The 20th Century is a gin cocktail invented in 1937 by C.A. Tuck. The drink is named after the 20th Century Limited express train which ran between New York City and Chicago from 1902 until 1967. The ingredients may seem strange, but the gin’s dry nature and botanical flavor profile pair perfectly with Lillet blanc, a light aromatized wine. This recipe is very similar with the Corpse Reviver cocktail recipe with crème de cacao stepping in for the orange liqueur.
A Jack Rose is a cocktail made from applejack, grenadine, and lemon or lime juice. It was popular in the 1920s and 1930s, but the origin is ambiguous. References track the drink back to the early 20th century. A 1905 article in the National Police Gazette notes the drink and credits a New Jersey bartender named Frank J. May as its inventor. The Jack Rose is one of six basic drinks detailed in David A. Embury's The Fine Art of Mixing Drinks. It was also a favorite drink of author John Steinbeck.
The Vesper or Vesper Martini is a cocktail that was originally made of gin, vodka, and Kina Lillet. In a cocktail shaker, combine gin, vodka, and Lillet Blanc or dry vermouth. The formulations of its ingredients have changed over time. The Vesper was made famous by James Bond. The drink was invented and named by Ian Fleming in the 1953 James Bond novel Casino Royale.
Pink gin is a gin-based cocktail that appeared in England in the mid-19th century. It's made with Plymouth Gin which has 57 percent alcohol by volume and a dash of Angostura bitters. The dark red bitters make the whole beverage pinkish. A lemon twist is also generally used as a garnish, to subtly complement the flavor with the citrus oils. Pink gin is believed to have been created by members of the Royal Navy. This type of gin, Plymouth gin is much sweeter as opposed to London gin which is dry.
The martini is a cocktail made with gin and vermouth, and garnished with an olive or a lemon twist. A dry martini is made with little to no vermouth. Ordering a martini "extra dry" will result in even less or no vermouth added. By the Roaring Twenties, it became a common drink order. Over the course of the 20th century, the amount of vermouth steadily dropped.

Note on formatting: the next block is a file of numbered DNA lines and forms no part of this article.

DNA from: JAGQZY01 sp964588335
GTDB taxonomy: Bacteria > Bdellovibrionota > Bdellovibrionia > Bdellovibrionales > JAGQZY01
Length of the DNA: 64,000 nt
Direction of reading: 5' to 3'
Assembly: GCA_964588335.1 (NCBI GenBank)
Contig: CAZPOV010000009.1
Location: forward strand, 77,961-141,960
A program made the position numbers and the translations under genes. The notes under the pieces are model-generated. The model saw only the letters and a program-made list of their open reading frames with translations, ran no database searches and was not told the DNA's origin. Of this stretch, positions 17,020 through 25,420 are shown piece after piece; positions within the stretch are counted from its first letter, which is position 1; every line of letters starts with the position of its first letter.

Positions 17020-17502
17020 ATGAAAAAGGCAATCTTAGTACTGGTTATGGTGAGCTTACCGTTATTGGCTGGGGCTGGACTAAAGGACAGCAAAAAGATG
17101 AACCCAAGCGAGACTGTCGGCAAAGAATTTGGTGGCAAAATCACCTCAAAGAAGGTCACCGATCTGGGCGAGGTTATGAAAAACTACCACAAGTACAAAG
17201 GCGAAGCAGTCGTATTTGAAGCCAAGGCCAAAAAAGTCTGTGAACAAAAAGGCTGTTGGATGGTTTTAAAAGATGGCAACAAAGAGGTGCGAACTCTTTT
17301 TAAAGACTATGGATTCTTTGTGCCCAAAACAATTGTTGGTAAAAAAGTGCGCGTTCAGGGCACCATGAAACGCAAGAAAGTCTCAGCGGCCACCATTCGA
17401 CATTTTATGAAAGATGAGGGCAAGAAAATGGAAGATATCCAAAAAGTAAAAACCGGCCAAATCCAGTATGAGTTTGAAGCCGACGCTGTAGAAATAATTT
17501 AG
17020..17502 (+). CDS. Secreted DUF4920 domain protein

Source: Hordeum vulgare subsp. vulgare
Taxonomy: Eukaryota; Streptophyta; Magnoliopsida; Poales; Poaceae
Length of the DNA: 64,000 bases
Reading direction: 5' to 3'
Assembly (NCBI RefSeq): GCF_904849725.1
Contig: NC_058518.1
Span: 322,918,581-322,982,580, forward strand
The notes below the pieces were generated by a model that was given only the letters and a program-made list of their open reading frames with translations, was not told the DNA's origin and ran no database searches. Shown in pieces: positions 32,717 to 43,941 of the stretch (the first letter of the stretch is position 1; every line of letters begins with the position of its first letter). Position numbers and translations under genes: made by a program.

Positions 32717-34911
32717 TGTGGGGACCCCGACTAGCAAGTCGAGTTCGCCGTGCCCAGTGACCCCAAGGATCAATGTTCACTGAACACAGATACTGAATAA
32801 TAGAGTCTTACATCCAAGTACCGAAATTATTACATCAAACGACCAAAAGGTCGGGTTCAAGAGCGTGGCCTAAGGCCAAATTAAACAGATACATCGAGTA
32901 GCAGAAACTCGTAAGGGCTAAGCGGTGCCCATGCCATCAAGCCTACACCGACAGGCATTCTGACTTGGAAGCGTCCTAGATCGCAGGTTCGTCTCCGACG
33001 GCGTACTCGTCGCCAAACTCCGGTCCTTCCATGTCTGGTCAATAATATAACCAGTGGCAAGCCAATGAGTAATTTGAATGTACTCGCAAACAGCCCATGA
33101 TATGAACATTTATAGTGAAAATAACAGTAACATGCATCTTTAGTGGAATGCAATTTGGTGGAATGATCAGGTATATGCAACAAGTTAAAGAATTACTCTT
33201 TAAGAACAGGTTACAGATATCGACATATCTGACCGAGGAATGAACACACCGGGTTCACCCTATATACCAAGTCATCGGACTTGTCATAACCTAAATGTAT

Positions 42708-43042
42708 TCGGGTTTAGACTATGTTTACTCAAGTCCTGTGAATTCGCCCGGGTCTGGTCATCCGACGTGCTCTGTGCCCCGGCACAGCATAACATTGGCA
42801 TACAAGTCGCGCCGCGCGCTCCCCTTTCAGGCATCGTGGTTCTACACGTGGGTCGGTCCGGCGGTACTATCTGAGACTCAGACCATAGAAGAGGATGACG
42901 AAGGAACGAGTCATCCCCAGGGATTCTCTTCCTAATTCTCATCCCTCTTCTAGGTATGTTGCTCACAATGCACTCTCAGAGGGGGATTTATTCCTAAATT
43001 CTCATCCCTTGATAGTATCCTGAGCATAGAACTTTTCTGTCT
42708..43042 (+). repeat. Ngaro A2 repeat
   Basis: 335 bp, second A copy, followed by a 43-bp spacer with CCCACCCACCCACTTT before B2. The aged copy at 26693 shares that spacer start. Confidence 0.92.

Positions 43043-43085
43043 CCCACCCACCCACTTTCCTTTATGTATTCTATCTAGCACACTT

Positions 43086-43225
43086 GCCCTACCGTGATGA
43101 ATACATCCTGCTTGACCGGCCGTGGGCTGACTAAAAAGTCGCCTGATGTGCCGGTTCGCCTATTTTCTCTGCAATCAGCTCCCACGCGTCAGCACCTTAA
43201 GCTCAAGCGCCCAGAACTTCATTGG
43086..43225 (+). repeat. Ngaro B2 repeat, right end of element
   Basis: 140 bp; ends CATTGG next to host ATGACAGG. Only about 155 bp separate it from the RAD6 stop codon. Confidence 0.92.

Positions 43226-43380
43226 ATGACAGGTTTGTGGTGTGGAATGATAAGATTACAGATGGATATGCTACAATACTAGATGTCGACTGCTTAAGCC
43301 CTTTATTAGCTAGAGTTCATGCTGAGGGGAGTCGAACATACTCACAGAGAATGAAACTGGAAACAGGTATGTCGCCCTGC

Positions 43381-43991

The cocktail features brandy, dry curaçao, maraschino liqueur, lemon juice, simple syrup and Angostura bitters with a sugar rim and lemon twist garnish. This recipe, to be used at the new New Orleans bar Jewel of the South, is not very far removed from the one first printed by the bartender Jerry Thomas in his seminal 1862 cocktail manual.
The Trinidad Sour is a cocktail made with Angostura bitters, orgeat syrup(a sweet nut-based syrup), lemon juice, and rye whiskey. The orgeat, lemon juice helps balance the herbal intensity of the bitters, making the Trinidad Sour a delight. The cocktail recipe was invented by Las Vegas bartender Giuseppe Gonzalez.
The Bee's Knees is a rejuvenating Prohibition-era cocktail, pleasant on spring and summer afternoons. It is a simple mixture of gin, lemon juice, and honey syrup, and the recipe is easy to make at home. Frank Meier, an Austrian-born bartender, is the author of this cocktail at the Hotel Ritz Paris in the 1920s. Changing from sugar to honey creates a slightly richer variant of the gin sour. The replacement was made because honey is better to mask the unpleasant taste and aroma of the gin. The honey comes in the way of homemade honey syrup, a simple combination of honey and water that adds complexity and sweetness. The lemon juice complements that sweetness with fresh and tart acidity and it brings the cocktail into balance. A Bees Knees is a Prohibition Era cocktail made with gin, fresh lemon juice, and honey. It is served shaken and chilled, often with a lemon twist. The name comes from prohibition-era slang meaning "the best". The unique name is a convention of the time: The phrase "bee's knees" was popular slang used to call something excellent or outstanding. With today's variety of gins, the bee's knees is a cocktail with many options.